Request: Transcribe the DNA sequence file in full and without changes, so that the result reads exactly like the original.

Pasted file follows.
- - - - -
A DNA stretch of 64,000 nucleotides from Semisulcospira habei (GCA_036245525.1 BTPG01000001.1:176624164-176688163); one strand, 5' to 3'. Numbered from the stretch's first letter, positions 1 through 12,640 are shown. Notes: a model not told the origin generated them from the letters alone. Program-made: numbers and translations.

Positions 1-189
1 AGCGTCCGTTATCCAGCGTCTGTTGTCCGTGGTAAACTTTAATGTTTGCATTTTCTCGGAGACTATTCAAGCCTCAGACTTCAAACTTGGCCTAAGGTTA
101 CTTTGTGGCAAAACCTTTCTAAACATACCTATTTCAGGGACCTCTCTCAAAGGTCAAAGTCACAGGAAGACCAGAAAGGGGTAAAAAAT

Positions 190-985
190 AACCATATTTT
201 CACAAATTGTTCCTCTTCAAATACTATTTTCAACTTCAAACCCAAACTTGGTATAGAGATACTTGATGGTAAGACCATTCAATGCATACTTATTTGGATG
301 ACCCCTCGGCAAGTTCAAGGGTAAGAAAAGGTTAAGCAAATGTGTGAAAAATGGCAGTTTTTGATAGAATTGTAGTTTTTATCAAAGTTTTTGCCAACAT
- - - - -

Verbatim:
A DNA stretch of 64,000 nucleotides from Semisulcospira habei (GCA_036245525.1 BTPG01000001.1:176624164-176688163); one strand, 5' to 3'. Numbered from the stretch's first letter, positions 1 through 12,640 are shown. Notes: a model not told the origin generated them from the letters alone. Program-made: numbers and translations.

Positions 1-189
1 AGCGTCCGTTATCCAGCGTCTGTTGTCCGTGGTAAACTTTAATGTTTGCATTTTCTCGGAGACTATTCAAGCCTCAGACTTCAAACTTGGCCTAAGGTTA
101 CTTTGTGGCAAAACCTTTCTAAACATACCTATTTCAGGGACCTCTCTCAAAGGTCAAAGTCACAGGAAGACCAGAAAGGGGTAAAAAAT

Positions 190-985
190 AACCATATTTT
201 CACAAATTGTTCCTCTTCAAATACTATTTTCAACTTCAAACCCAAACTTGGTATAGAGATACTTGATGGTAAGACCATTCAATGCATACTTATTTGGATG
301 ACCCCTCGGCAAGTTCAAGGGTAAGAAAAGGTTAAGCAAATGTGTGAAAAATGGCAGTTTTTGATAGAATTGTAGTTTTTATCAAAGTTTTTGCCAACAT